Grannies or Nannies? Germany Considers Family Leave for Grandparents

By Kate Katharina Ferguson in Berlin

German grandparents are not just baking cookies and taking their grandchildren to museums. They are playing a structural role in childcare, usually voluntarily. The German government is now considering providing legally protected leave time for grandparents who want to provide primary care for their grandchildren.

Children wash their hands at the Kinderland preschool in the eastern German city of Halle. Zoom
DPA

Children wash their hands at the Kinderland preschool in the eastern German city of Halle.

The playground at Forckenbeckplatz square in Berlin's eastern district of Friedrichshain is full of activity on this sunny Saturday afternoon in March. Balls whiz about, young children line up for the slide and older ones perform somersaults on the monkey bars. Flieder, age two, is building a sandcastle with help from her mother Jutta, and grandmother Irene, who lives in Stuttgart but has been in Berlin for the last week looking after Flieder. "It's handy for me to have my mother's support," says Jutta, who works full time and often has to travel for work.

It's a common scenario in Germany, where over one-third of families rely on grandparents for childcare support, according to a recent German government report. Now, Family Minister Kristina Schröder wants to make it easier for working grandparents to take time off to look after their grandchildren.

"The idea is to give families the freedom to choose," Katja Laubinger, a Family Ministry spokesperson, told SPIEGEL ONLINE. "We want families to be able to divide their time in a way that suits them."

The plan, known as Grosselternzeit, or grandparents' leave, would mirror the current support offered to parents, who are entitled to take off any three years between the birth of their child and its eighth birthday, and receive financial support from the state for part of that time. While there are currently no plans to reimburse grandparents for looking after their grandkids, the state would guarantee their right to return to their olds jobs after a sabbatical.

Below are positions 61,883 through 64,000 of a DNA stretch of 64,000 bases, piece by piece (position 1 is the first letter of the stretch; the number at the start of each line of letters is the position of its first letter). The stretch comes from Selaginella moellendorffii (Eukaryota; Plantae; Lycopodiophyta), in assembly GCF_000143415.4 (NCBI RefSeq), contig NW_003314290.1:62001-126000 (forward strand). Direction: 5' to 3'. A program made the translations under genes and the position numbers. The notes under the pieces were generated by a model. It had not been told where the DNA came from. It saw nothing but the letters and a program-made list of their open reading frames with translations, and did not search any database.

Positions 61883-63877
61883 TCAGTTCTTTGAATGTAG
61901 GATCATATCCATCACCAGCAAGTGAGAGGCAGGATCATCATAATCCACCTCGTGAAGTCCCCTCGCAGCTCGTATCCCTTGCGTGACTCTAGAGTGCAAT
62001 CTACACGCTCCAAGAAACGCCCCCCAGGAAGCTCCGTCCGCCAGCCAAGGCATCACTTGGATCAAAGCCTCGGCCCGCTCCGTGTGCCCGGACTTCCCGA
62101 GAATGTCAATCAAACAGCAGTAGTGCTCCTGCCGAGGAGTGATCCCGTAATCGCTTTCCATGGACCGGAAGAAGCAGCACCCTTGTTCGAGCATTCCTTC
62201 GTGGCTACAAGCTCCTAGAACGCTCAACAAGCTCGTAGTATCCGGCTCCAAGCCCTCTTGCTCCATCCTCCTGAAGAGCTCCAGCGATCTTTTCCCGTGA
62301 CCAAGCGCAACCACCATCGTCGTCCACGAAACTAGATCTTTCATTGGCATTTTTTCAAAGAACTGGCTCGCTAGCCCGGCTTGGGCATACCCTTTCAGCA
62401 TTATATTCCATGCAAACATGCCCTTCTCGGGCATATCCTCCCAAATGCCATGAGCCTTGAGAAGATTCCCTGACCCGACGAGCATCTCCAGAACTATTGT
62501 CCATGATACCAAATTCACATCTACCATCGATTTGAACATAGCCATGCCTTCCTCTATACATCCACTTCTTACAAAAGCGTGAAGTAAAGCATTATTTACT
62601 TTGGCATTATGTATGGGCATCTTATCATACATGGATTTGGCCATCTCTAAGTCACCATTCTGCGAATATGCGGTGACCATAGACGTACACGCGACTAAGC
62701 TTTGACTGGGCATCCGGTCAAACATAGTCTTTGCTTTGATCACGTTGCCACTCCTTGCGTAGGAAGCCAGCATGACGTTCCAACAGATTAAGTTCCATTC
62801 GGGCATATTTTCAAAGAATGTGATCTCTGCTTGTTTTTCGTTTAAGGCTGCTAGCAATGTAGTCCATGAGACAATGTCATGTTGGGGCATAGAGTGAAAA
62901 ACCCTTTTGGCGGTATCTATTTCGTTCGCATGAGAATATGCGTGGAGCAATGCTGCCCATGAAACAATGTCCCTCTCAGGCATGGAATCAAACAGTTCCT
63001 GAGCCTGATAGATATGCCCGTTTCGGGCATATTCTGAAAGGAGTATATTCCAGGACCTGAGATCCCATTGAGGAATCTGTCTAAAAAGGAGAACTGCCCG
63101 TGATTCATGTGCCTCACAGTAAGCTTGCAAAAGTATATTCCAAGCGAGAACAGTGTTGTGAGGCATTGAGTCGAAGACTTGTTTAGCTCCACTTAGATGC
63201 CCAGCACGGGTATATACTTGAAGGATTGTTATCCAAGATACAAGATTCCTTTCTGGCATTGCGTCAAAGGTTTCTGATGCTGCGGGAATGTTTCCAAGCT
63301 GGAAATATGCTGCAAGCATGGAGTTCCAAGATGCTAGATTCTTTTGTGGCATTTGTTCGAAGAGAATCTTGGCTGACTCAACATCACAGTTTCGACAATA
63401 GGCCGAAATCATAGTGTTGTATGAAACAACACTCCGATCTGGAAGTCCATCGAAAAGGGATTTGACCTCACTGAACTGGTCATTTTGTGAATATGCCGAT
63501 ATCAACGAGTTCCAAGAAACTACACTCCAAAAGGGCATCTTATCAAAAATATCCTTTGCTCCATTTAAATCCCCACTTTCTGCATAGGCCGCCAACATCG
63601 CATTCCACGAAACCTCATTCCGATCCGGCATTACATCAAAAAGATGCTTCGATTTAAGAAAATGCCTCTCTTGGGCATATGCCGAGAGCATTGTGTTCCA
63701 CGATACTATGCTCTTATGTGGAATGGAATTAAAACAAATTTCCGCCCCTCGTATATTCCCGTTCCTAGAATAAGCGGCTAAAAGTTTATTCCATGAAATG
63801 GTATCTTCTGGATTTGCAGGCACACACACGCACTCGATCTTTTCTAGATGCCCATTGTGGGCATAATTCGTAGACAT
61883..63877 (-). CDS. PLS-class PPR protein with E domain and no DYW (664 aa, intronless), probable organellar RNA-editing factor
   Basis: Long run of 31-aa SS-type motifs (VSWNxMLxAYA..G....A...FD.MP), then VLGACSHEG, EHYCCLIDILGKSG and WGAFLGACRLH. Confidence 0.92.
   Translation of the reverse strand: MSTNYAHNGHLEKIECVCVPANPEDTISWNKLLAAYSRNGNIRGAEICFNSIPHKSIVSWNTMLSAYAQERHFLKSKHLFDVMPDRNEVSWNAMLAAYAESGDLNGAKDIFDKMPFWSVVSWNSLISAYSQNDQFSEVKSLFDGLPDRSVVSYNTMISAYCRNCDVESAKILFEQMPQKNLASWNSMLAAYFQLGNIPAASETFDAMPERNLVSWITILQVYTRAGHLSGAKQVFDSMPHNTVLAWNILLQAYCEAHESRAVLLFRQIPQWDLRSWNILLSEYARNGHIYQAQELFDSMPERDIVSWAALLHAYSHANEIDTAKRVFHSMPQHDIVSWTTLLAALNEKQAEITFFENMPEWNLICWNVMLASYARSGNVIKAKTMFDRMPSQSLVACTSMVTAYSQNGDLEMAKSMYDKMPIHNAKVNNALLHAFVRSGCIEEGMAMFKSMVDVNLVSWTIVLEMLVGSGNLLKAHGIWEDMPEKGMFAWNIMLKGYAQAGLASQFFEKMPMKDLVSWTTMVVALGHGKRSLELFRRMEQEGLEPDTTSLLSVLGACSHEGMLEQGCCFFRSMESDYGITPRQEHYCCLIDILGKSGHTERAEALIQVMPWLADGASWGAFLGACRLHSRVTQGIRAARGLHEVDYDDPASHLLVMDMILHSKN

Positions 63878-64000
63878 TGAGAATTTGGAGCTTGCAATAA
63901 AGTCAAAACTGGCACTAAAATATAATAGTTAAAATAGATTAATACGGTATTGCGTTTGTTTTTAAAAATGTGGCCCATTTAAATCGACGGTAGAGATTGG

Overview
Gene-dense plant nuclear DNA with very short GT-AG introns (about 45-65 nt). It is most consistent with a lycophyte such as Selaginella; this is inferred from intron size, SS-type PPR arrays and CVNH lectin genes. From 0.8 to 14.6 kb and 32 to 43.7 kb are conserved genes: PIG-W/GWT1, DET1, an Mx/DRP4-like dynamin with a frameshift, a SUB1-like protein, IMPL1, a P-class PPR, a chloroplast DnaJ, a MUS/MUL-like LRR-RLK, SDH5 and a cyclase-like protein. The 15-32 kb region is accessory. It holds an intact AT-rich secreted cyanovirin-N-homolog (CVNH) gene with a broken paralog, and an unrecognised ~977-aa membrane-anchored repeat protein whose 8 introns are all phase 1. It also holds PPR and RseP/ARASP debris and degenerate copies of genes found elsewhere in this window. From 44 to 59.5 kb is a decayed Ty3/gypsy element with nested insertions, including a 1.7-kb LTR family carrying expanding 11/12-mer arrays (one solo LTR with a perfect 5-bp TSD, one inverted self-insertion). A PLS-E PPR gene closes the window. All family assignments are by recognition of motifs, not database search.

Heribert Engstler, head of research at the German Center of Gerontology, explained that the new program is not intended to replace existing state childcare, such as preschools and kindergartens. "Families generally rely on support from a variety of sources, whether from family members, friends or state institutions," Engstler told SPIEGEL ONLINE. "It's not a question of having to choose between family and the state."

Who's Responsible for Childcare?

But not everyone welcomes the family minister's plan. Some view the proposal as a ploy by the state to shirk its responsibility for providing childcare. "The minister's plan is all show," Corinna Onnen, a professor of sociology at the University of Vechta, told SPIEGEL ONLINE. "It is supposed to look helpful, but really, it's just a way for the state to avoid investing in childcare."

In Germany, childcare places are guaranteed for children between the ages of three and six. But demand for places in the under-three age category in particular outweighs supply. Up to March 2011, only 25 percent of children under three were in childcare, whereas 39 percent of parents of children in that age group wanted daycare places for their kids, according to a report in the weekly newspaper Die Zeit.

Onnen argues that the grandparents who would be likely to take advantage of such a program would be those without advanced education and training "working in low-paid jobs with little hope of moving up the career ladder." She adds: "They probably have little to lose and don't like their colleagues."

Antje Asmus, researcher at the German Association for Single Parents, agrees. "Grandparents should choose whether to look after their grandchildren, rather than having to bow to social pressure," she says.

Mixed Reactions from Parents

But what do the families themselves think? A range of Berlin parents interviewed by SPIEGEL ONLINE gave mixed responses to the plan. Fred, a single father of a nine-year-old daughter who describes himself as a "weekend dad," thinks state support for grandparents is a good idea. "The first three years of a child's life are the most important," he says. "Nothing can replace family relationships."

Anita, whose son is one-and-a-half, says she would "definitely" make use of such a program if her parents lived close by. "My son is much calmer after being cared for by his grandparents than by strangers," she says. "I really notice the difference when I pick him up."

But her friend Katrin disagrees. "For me, this represents a step backwards," she says. "Especially if the grandparents don't get any money."

Of course, not every family has grandparents on hand to offer childcare support. With increasing mobility, many couples now live far away from their families.

Flieder, the child in the Friedrichshain playground, is one of the lucky ones, having a grandmother with time to look after her. Her family feels that a range of options is best when it comes to looking after children. "Childcare is primarily the responsibility of the family," says Flieder's grandmother Irene, as her granddaughter puts the finishing touches to her sandcastle. "But," adds her daughter, handing Flieder a chocolate rice cake, "the state must do its part too."

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